It's had an impact. Unnerved by the prospect of litigation, companies such as Amazon, Lockheed Martin and Berkshire Hathaway backed off from plans to acquire smaller firms. The Biden administration's relentless approach has won applause from a range of consumer advocates, and criticism from the likes of the right-wing Heritage Foundation, which has accused the administration of punishing successful companies and trying to "weaponize" antitrust policy in order to exert more control over the economy.

Corporations had a preview of the upcoming assault in 2021, when Biden announced the nomination of law professor Lina Khan to lead the FTC, an unusually high-profile appointment for that body. Khan had already earned fame in 2017, when the then-law student published "Amazon's Antitrust Paradox" in the Yale Law Review, arguing that American antitrust legal doctrine, with its focus on measuring competition through price and output alone, fails to account for anticompetitive behavior by platform-based business models.

Indeed, while Trump’s regulators focused on the narrow “consumer welfare standard” as the basis for enforcement actions, Biden’s regulators have expanded their interpretation of antitrust law to include harms to workers and producers.

In October 2022, the DOJ successfully blocked a merger between Penguin Random House and Simon & Schuster, arguing that reducing the number of major U.S. publishers from five to four would harm writers. The FTC is using the same tack in its lawsuit against Kroger, whose acquisition of Albertsons would, it says, give them “leverage to impose subpar terms on union grocery workers.” 

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While Khan is under no obligation to answer to the Heritage Foundation, she has appeared before the House Judiciary Committee, where Republicans have charged her with overseeing a hyper-aggressive, politicized enforcement against the country's biggest companies. They have also claimed she "harassing" Elon Musk, the billionaire owner of Tesla and X, by trying to obtain the company's internal records as part of a probe into its security and privacy policies. Khan noted that the FTC had been investigating X, formerly Twitter, even before Musk took over.

In April, the GOP-led House Oversight Committee also launched an investigation into White House-led efforts to tackle unfair corporate pricing, calling it a "political tool." But Republican criticism has focused on the purported, broader economic motives of the Biden administration, generally steering clear of any specific examples.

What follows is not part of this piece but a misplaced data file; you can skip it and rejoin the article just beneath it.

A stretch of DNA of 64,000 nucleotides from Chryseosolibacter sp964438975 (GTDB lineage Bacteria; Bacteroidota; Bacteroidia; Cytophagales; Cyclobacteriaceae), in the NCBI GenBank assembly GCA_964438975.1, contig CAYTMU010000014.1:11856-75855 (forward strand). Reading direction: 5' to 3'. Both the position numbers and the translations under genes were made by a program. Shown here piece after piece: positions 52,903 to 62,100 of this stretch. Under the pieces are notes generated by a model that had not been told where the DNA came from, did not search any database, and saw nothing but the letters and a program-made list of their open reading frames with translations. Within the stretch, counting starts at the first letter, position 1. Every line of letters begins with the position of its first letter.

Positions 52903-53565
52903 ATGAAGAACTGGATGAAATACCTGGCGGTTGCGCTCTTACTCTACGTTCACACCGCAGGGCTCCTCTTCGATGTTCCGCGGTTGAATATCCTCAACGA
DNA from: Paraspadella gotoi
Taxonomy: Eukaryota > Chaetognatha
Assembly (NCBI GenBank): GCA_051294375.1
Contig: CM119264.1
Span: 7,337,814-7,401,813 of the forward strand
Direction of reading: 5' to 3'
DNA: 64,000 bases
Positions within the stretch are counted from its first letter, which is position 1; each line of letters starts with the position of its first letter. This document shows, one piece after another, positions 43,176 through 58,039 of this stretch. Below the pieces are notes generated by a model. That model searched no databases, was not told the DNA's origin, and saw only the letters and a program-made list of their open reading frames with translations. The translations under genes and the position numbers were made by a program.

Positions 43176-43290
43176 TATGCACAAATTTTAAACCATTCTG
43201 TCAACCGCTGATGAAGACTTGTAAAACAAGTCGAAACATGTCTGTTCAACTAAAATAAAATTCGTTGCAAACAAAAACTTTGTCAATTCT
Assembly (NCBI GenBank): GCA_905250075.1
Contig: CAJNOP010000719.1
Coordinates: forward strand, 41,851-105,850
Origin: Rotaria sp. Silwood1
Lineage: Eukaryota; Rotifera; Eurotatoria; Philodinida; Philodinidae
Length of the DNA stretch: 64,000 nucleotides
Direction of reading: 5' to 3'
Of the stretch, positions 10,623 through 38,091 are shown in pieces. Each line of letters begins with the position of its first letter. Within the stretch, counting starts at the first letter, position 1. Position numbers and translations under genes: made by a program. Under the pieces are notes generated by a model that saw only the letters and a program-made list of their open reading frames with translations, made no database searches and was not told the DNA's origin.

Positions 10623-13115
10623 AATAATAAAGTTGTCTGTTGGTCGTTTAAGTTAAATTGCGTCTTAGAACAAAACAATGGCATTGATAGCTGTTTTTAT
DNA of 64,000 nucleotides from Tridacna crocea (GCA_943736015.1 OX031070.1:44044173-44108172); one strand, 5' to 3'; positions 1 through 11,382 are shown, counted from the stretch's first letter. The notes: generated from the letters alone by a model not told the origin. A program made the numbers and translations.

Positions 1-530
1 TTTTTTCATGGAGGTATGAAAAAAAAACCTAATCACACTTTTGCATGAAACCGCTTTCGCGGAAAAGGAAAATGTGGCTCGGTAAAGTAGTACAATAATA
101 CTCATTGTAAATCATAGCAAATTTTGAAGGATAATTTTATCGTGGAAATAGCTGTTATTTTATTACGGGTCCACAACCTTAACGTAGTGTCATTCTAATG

Trump's "cruel parody" of antitrust action

Despite a less effective record, Trump's administration did pursue more antitrust actions than his immediate predecessors, capping it off with 28 merger enforcement actions in 2020, the most in a single year since 2000. Those lawsuits had mixed success: While the DOJ lost both merger trials initiated during the Trump years, it gained the advantage in an arbitrated case against Novelis, which tried to acquire its aluminum-producing brethren Aleris, forcing the company to divest the latter’s sheet operations in North America as a condition for the merger.

Though Trump concurred with antitrust advocates that "Big Tech" was concentrating too much power in the hands of a few companies, he was less concerned with economic injustice than his stated belief that they were using their dominance to "censor" conservative viewpoints (studies have shown the opposite to be true).

In general, critics who support antitrust enforcement in principle  but not the practice of selective enforcement have accused the Trump administration of using antitrust law to pursue personal and political grudges. They point to his administration unsuccessfully attempting to block a merger between AT&T and Time Warner, the parent company of CNN, with which Trump has maintained a long-running feud.

"AT&T ... is now trying to buy Time Warner and thus the wildly anti-Trump CNN," said a press release from Trump's 2016 campaign. "Donald Trump would never approve such a deal because it concentrates too much power in the hands of the too and powerful few."

Once he became president, Trump prodded officials to follow through with DOJ action against the merger dozens of times as punishment for CNN's unsatisfactory coverage. Concurrently, he waved through Disney's purchase of 21st Century Fox, a deal that represented a massive consolidation in the media market. Unlike the AT&T and Time Warner, 21st Century Fox is owned by right-wing media baron, Rupert Murdoch, who walked away from the sale billions of dollars richer. Trump later congratulated Murdoch on his success.

Sprint and T-Mobile also benefited from Trump's DOJ, which not only approved of a merger between the two companies that reduced the number of major cell phone providers from four to three, but also fended off an antitrust suit brought by a group of states. Most of Sprint's shares are owned by SoftBank, whose chairman, Masayoshi Son, enjoys friendly relations with Trump.

Other companies were not been treated so generously.

In 2019, the DOJ opened a probe into Ford, BMW, Volkswagen, and Honda for signing an agreement with California to raise fuel emissions standards higher than those proposed by the Trump administration, accusing them of scheming to limit competition. The investigation, which The New York Times editorial board called a "cruel parody of antitrust enforcement,” came shortly after Trump posted furious tweets at the car producers for leaving his own standards in the dust. In 2020, a DOJ whistleblower testified that Bill Barr, Trump's attorney general, targeted cannabis suppliers on a rationale "centered not on antitrust analysis, but because he did not like the nature of their underlying business."

While Biden prepares to take on Trump in the 2024 election, his antitrust chiefs are preparing their most intense round of lawsuits and investigations yet, hoping to finish as much as possible before the clock runs out on their boss' first term. Trump, hoping to win a second stint in office, is telling oil executives that he will fast-track their merger deals in exchange for their support. It's true to form for the Republican nominee — antitrust enforcement, or the lack thereof, is politics by other means.

By Nicholas Liu

Nicholas (Nick) Liu is a News Fellow at Salon. He grew up in Hong Kong, earned a B.A. in History at the University of Chicago, and began writing for local publications like the Santa Barbara Independent and Straus News Manhattan.